The Saturday Read ‘Rome 1960:The Olympics That Changed The World’ by David Maraniss

For the last weekend of summer 2016, the Saturday Read takes you to ‘Rome 1960: The Olympics That Changed The World’ by Pulitzer Prize winning journalist, David Maraniss.

In the summer of 1960 only 15 years had passed since the end of World War II. The superpowers were angling for global influence, and the XVII Olympiad in Rome provided one more stage to showcase the benefits of competing forms of government.

“History is replete with moments that ache with misplaced optimism, and that seemed true of the period of the 1960 Summer Olympics even as signs of a troubled world riddled those days of late August and early September. The Games were bookended by the Soviet spy trial of American U-2 pilot Frances Gary Powers and Khrushchev’s threat to stir up things at the UN, while in between came increasing tension in divided Berlin and violence in the rebellious Congo. Whatever Avery Brundage’s wishes, the Olympics were in no way isolated from the eruptions and disruptions of the modern world. Rome had its share of spies and propagandists looking to turn every situation to their advantage. Yet those days in Rome were infused with a golden hue nonetheless. The shimmering was literal – emanating from the autumnal sun; the ancient coloration of the streets, walls, and piazzas; the warm angles of refracted light – but it was also figurative, an illumining that comes with a moment of historical transition, when one era is dying and another is being born.”

The reader experiences the eighteen days of the Rome Olympics through Maraniss’ chronicle of events, athletes, coaches, sports writers, and a few nefarious government players. The narrative introduces us to the Americans and their competitors. It’s quite a cast of characters including then Cassius Clay, Rafer Johnson, C.K. Yang, Wilma Rudolph, and Abebe Bikila.

“The pressures of the cold war played an underappreciated role in forcing change in culture and sports, all much in evidence in Rome. At the opening Parade of Nations at the Stadio Olympico, the crowd was stirred by the sight of Rafer Johnson marching into the arena at the head of the U.S. delegation, the first black athlete to carry the American flag. Johnson’s historic act reflected his unsurpassed status as a world-class decathlete, but it also served as a symbolic weapon at a time when the United States was promoting freedom abroad but struggling to answer blatant racism at home, where millions of Americans were denied freedom because of the color of their skin.”

The author is at his best when sharing the story of Coach Edward Temple and his ‘Tigerbelles’ women’s track team from the Tennessee Agricultural and Industrial State University in Nashville. We time travel to an American South before the Civil Rights Act of 1964, when women’s sports were viewed as unimpressive adjuncts to the men’s competition.

“When Temple was named head coach at Tennessee A&I State after graduating in 1950, it was because nobody else wanted the job. His starting salary was $150 a month, which when added to his pay for teaching social science courses, brought a yearly sum of $5,196…By the mid fifties, even after Temple had established his program and led it to a national title, the athletic department still would not give him a desk, let alone an office. “

In Rome, as Olympic coach, Temple could only see a segment of the track from his position at the opening of the tunnel. One of his runners, Wilma Rudolph, who had overcome polio as a child, was competing in the 100 meter race. The day before, ‘Black Tuesday’, the U.S. men’s track and field team suffered its worst losses in the 100 meter, 200 meter, and 4×100 meter relay.

“Wilma won! Wilma won!” someone shouted at Temple in the tunnel. “You’re joking,” he said. Then he stepped into the golden late afternoon sunlight, and “they flashed it on the big scoreboard and put the time, the new Olympic record, ‘Wilma Rudolph, USA.’ and I said, ‘Hot Dog!’.

Earlier in the competition, Ed Temple’s greatest hope was just to get one of his runners on the medal stand. A bronze would do. But in the four days since Wilma Rudolph  won gold in the 100, all of that had changed. From a relative unknown, Rudolph had risen to international stardom, belle of the Olympics, the favorite in anything she did.”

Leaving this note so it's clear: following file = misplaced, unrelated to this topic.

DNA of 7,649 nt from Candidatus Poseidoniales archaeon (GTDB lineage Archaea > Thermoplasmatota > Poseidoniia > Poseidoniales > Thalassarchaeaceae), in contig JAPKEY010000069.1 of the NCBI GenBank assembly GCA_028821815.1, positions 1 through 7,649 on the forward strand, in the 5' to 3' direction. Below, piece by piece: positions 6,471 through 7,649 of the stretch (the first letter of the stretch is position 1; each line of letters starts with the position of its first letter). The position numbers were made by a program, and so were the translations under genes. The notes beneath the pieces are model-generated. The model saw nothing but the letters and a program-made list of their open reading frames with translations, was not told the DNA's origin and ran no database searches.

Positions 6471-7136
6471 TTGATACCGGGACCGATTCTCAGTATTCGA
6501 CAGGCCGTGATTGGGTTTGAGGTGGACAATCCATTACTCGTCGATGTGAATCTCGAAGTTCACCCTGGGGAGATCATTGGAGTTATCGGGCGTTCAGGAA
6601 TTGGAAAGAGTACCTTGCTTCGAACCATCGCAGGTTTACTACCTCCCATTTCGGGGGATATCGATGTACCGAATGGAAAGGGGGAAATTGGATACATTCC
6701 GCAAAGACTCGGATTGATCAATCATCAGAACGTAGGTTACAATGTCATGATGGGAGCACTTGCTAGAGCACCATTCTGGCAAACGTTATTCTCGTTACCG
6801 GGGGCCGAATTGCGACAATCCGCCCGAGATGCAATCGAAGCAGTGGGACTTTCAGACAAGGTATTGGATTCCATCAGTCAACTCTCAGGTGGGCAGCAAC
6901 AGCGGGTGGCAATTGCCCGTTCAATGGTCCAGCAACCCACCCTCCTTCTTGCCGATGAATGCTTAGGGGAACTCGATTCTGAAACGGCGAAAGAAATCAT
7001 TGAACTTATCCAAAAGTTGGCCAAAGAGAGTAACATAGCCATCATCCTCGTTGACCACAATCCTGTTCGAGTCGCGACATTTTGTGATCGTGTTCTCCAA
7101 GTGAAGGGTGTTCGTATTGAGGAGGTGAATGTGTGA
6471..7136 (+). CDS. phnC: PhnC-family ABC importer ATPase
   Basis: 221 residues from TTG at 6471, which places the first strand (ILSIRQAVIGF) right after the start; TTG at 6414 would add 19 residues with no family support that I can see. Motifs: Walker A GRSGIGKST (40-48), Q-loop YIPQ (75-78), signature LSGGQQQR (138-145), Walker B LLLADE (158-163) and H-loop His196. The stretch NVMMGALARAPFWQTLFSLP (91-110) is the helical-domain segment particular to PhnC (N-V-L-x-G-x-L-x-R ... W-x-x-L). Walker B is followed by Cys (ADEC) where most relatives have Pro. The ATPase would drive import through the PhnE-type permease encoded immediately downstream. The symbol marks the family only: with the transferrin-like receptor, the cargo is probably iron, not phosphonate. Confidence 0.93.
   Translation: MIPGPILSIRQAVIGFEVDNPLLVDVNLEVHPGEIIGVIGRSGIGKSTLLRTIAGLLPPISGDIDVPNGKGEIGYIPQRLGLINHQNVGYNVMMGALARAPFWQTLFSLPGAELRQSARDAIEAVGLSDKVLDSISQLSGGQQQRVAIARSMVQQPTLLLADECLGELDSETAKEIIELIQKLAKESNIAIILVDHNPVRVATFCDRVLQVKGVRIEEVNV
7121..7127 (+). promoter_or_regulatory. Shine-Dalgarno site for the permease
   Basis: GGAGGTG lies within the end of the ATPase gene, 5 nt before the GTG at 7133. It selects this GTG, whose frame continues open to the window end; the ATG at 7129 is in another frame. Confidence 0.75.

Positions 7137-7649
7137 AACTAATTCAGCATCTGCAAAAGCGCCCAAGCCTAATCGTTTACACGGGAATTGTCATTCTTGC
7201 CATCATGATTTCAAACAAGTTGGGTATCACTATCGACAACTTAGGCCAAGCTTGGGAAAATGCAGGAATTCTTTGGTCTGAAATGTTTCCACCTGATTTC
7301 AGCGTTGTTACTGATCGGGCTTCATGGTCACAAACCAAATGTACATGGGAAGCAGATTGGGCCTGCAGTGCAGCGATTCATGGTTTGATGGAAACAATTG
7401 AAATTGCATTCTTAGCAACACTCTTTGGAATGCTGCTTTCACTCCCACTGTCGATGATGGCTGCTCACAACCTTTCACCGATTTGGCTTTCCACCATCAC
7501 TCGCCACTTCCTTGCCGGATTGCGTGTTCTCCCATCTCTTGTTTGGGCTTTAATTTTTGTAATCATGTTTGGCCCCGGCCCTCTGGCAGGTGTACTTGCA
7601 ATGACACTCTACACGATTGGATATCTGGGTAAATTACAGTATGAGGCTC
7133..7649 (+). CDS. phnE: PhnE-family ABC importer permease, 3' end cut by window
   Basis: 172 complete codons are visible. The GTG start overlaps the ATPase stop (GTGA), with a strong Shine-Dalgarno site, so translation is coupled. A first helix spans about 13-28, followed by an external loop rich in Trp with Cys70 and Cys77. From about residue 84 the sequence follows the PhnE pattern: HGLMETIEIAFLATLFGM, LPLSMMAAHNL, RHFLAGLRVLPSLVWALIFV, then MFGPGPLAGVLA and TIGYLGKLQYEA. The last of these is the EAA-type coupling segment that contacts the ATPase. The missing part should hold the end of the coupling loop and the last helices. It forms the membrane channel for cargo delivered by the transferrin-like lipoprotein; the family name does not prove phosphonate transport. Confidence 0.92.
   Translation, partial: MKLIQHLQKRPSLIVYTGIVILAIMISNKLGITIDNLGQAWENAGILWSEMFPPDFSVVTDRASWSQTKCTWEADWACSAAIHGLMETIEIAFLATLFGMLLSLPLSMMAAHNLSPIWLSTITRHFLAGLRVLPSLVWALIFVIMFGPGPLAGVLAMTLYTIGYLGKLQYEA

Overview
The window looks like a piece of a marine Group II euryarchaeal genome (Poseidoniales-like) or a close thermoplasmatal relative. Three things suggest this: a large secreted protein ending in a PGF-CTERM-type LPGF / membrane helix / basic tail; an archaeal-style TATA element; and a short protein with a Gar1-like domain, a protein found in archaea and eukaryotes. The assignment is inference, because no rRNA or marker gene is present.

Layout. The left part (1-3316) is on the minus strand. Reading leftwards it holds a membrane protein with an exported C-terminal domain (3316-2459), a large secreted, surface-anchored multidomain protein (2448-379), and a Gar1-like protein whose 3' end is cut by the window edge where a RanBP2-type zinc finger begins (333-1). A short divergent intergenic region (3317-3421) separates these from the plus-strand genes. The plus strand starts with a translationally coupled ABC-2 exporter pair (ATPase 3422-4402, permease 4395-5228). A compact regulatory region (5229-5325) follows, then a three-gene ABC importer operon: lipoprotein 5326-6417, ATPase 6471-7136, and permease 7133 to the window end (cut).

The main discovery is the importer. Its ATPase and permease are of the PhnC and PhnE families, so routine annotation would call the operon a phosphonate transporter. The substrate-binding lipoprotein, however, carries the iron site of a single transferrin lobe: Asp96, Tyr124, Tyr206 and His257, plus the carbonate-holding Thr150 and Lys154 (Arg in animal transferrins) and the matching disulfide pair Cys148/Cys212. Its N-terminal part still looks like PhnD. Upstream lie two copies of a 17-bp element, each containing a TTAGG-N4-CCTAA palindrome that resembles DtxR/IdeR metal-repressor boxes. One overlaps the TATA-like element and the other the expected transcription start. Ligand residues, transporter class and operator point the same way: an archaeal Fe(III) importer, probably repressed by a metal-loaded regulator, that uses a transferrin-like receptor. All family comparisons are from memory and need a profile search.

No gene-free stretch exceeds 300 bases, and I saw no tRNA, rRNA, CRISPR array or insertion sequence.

Her success resonated with other athletes, including Anne Warner, a gold medal swimmer.

“I had read the stories about her fight against polio and what she had done. She was really a hero for a lot of us. It didn’t matter that it was a different sport. She was just such a beautiful runner. And I think that polio was such a part of our lives then, too, because we were swimmers. A lot of times your parents were nervous about going to swimming pools in that era. And there was no Salk vaccine yet when we were starting out. So the fact that she had polio meant something special to us.”

Maraniss’ command of the story places the reader ‘on location’ as events unfold.

Rafer Johnson was student body president at UCLA and a member of the track and field team along with CK Yang. On September 5, 1960 they met as competitors for the title of the world’s greatest athlete; Johnson representing the United States and C.K. Yang, Formosa. At the end of the first day of decathlon competition  Johnson led Yang by a slim 55 points.

“Few Olympic athletes know one another as thoroughly as Rafer Johnson and C.K. Yang. It was not that both had trained at UCLA for the same event under the same coaches. A deeper sensibility seemed at work in their symbiotic relationship, a spirited blend of admiration and competitiveness that pushed them to greater accomplishments together than they may have achieved apart.”

Across town, Cassius Clay was the unanimous winner in his bout with Zbigniew Pietrzkowski of Poland.

“Everyone seemed up and about early Tuesday morning. Cassius Clay paraded through the village before breakfast, gold medal dangling rom his neck. “I got to show this thing off!” he kept boasting…He was on his way to signing a professional contract, earning serious money, and becoming even more famous as the heavyweight champion of the world.”

Tuesday was day two of the decathlon.

“After back-to-back fourteen-hour days, ten events, draining humidity, evening chill, rain delays, unbearable tension, and the accumulation of an Olympic record 8392 points, (by the scoring system in 1960), Rafer Johnson left the Stadio Olimpico for the last time at eleven o’clock that night, retracing the steps he had taken nearly two weeks earlier as the captain and flag bearer for the U.S. Olympic team. As he trudged, relieved and exhausted, along the moonlit Tiber and over the bridge, C.K. Yang, now just a friend, no longer a competitor, walked once again at his side.”